TEST YOURSELF- The Correct OT Remedy

Let’s assume that you find management has incorrectly told some employees over the last nine months that they may only be compensated with comp time to work extra hours, not time-and-one-half overtime pay.  Then, as soon as you point out to LR that the FLSA-covered employees should have received the extra money, it agrees you are right and offers to settle the dispute.  Its offer is to give them the difference between the straight-time salary rate of any comp time they already used and time-and one-half overtime pay.  Unused comp time would be compensated at the full overtime rate.  Is that a good deal?

A lot more goes into determining whether a settlement offer is a good deal than what the law provides, but when measured just against the law this is not a good deal.

For a long time FLRA held that this was the correct reading of the law where the employee had already used the comp time he/she earned.  If his/her hourly straight-time salary rate was $15.00 and the employee took 10 hours of comp time at that rate, he/she was entitled to the difference between $15.00 and time-and-one-half $22.50 for every hour—or $75.00.  Check out IFPTE, 57 FLRA 543 (2001) for an example.

However, in 2010 AFGE came away with a much better deal.  In AFGE, 65 FLRA 252 (2010) the union convinced the arbitrator and FLRA that the appropriate remedy is the difference between the straight-time salary rate for any comp time taken already and the overtime rate, plus liquidated damages.  Loosely stated, liquidated damages require that the employer pay the employee at twice the overtime rate if it violates the employee’s FLSA overtime rights.   So, using the example above whose the straight-time rate is $15.00, the union argued that the grievant was entitled to the difference between $15.00 and $45.00 ($22.50 per overtime hour doubled) for every comp time hour used.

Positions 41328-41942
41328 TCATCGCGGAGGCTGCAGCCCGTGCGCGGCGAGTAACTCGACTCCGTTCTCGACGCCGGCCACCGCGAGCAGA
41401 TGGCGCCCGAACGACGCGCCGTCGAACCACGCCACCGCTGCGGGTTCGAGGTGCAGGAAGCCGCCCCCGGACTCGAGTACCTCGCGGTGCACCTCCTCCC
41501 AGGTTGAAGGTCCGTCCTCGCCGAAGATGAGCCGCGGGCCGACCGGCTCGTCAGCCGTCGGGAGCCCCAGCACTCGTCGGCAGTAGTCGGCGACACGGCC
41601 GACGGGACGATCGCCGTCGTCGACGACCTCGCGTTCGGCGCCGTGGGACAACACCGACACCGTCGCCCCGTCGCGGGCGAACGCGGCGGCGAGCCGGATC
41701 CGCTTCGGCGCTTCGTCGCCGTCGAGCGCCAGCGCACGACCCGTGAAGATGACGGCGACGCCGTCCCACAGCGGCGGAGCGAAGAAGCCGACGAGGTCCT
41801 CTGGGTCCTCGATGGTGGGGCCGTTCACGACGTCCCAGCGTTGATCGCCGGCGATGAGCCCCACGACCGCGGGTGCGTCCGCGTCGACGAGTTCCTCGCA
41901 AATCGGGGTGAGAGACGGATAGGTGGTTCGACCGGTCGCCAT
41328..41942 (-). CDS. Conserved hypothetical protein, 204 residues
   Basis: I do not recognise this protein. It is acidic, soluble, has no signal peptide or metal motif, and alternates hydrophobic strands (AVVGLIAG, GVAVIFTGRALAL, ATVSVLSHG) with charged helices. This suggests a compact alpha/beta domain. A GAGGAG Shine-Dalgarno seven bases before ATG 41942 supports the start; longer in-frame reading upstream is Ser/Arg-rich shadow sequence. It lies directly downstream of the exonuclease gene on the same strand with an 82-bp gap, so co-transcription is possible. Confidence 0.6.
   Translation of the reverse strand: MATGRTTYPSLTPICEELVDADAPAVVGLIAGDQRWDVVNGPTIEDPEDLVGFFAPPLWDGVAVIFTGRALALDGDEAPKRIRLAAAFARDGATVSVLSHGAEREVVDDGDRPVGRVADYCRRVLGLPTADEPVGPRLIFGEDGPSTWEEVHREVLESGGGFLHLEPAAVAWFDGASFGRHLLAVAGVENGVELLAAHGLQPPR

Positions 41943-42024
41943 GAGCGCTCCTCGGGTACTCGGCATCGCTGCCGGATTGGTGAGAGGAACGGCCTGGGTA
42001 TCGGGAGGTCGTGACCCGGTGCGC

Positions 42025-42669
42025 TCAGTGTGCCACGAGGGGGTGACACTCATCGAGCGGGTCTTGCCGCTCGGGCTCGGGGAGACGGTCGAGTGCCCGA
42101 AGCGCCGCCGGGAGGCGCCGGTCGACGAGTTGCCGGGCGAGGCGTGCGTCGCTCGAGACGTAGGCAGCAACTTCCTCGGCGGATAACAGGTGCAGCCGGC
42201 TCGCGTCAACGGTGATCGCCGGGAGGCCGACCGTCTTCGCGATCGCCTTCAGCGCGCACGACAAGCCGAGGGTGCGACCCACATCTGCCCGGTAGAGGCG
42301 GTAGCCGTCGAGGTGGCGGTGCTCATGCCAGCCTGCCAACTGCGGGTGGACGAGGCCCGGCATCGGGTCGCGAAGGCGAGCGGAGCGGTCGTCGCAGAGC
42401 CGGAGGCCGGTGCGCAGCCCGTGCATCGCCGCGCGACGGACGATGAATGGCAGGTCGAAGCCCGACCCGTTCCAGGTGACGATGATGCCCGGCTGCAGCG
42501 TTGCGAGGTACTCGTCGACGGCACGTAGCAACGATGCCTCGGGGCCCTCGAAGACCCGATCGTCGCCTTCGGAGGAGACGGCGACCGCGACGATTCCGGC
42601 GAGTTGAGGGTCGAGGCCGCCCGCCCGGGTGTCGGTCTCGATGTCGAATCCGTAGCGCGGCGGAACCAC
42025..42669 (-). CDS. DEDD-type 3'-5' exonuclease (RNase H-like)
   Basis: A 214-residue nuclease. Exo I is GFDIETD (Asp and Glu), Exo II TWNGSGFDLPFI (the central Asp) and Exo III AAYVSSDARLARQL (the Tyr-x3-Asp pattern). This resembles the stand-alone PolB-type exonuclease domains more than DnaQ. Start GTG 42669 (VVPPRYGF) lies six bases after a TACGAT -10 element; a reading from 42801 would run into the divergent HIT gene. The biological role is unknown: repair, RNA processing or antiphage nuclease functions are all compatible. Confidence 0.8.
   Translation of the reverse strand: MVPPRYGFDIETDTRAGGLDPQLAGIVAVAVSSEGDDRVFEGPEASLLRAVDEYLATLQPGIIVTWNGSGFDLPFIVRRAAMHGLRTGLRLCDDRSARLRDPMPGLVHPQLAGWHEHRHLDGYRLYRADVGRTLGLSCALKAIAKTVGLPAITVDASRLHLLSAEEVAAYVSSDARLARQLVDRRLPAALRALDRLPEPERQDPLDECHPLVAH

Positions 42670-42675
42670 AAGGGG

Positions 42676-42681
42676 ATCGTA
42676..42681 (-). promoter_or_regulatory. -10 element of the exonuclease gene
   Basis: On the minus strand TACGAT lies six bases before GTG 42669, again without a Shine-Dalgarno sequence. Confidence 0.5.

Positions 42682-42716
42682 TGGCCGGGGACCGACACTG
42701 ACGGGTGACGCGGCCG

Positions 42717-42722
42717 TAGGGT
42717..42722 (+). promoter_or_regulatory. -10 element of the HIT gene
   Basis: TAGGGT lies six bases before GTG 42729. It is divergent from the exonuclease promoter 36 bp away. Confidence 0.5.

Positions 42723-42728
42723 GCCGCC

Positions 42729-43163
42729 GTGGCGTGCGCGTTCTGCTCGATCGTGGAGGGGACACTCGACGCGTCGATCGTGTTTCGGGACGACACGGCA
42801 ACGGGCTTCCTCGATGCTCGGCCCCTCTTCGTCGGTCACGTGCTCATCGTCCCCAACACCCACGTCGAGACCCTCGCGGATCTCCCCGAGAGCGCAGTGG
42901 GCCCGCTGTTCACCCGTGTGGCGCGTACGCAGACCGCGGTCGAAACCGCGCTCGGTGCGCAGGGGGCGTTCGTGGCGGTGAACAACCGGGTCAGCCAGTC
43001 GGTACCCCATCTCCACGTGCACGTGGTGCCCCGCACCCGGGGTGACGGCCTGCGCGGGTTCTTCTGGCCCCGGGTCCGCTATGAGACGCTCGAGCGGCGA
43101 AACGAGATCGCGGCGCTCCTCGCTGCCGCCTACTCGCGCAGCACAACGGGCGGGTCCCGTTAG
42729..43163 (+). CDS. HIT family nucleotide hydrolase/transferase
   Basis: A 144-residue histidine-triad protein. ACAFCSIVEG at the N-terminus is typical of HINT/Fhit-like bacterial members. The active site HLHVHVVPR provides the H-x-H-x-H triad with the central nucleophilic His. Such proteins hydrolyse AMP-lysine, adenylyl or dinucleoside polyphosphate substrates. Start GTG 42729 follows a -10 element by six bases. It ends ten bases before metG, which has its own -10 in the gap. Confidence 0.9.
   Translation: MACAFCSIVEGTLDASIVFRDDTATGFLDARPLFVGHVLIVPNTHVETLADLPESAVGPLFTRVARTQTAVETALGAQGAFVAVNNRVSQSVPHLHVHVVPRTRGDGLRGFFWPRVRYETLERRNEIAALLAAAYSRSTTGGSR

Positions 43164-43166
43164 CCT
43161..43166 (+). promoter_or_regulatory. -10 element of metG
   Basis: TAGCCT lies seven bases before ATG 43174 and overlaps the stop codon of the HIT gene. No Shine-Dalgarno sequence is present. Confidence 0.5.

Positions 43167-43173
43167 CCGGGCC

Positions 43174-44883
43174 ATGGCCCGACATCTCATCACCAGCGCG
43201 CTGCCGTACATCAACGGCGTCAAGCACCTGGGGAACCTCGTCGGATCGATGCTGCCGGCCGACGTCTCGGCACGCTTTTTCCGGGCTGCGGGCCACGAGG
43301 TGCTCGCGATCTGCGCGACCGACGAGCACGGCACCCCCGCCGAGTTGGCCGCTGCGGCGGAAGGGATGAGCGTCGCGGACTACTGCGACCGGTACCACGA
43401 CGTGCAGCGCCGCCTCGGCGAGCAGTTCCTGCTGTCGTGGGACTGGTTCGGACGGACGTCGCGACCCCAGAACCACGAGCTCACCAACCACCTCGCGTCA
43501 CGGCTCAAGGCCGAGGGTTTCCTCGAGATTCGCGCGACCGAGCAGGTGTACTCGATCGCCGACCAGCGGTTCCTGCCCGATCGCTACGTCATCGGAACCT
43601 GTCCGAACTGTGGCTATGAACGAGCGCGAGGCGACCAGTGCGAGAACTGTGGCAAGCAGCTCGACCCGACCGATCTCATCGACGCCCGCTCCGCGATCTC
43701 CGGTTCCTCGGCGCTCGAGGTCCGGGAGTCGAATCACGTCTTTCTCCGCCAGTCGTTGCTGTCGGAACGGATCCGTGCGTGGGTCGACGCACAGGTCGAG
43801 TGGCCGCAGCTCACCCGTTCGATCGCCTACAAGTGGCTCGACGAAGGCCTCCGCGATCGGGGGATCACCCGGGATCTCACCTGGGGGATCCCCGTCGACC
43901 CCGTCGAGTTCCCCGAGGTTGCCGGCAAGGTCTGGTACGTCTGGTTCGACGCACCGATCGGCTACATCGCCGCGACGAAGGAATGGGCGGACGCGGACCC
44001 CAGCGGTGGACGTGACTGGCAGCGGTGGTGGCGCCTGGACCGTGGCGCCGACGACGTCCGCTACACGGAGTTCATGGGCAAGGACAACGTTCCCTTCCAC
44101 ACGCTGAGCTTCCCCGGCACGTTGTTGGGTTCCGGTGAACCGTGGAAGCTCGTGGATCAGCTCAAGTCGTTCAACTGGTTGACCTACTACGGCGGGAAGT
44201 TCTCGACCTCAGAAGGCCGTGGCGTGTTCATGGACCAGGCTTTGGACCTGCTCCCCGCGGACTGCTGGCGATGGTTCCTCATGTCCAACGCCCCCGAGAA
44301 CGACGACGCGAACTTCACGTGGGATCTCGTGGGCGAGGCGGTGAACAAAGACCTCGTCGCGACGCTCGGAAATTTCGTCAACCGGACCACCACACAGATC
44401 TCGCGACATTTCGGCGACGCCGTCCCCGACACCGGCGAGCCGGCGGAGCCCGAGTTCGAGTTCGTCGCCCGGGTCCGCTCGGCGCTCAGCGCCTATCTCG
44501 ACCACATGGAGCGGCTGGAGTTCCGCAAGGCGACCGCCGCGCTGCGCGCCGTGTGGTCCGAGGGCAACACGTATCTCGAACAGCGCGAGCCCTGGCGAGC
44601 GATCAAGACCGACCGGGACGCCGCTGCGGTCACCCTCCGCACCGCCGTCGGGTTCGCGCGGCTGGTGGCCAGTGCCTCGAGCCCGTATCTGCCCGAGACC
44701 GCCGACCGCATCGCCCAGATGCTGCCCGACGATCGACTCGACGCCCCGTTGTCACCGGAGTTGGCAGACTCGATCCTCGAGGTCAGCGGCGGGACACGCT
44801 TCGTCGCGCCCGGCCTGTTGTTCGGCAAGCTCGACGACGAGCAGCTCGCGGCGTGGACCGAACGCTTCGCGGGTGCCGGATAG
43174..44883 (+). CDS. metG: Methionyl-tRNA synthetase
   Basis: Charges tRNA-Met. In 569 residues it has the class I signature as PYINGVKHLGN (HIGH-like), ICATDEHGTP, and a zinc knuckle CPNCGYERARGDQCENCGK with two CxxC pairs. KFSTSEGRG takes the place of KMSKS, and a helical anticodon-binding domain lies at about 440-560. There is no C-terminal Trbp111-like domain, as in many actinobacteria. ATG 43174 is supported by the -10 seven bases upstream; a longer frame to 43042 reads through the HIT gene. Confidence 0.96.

Although FLRA agreed that the IFPTE remedy was inadequate, it would not go as far as AFGE asked.  It held that the agency was  entitled to deduct the $15.00 straight-time figure from the normal $22.50 overtime rate and then only double that resulting figure—or $7.50 x 2 for a payment of $15.00 owed for each comp time hour already used—or $150.00.

If faced with a similar grievance, remember that the remedy for any comp time hours already used is different from those not yet used. Those not yet used are compensated at the normal time-and-one-half overtime rate.  Those already used are paid at an adjusted liquidated damages rate.  Interest is owed on both those amounts, and if the agency refuses to settle before arbitration the union could get attorney fees that will add substantially to its costs.

About AdminUN

FEDSMILL staff has over 40 years of federal sector labor relations experience on the union as well as management side of the table and even some time as a neutral.

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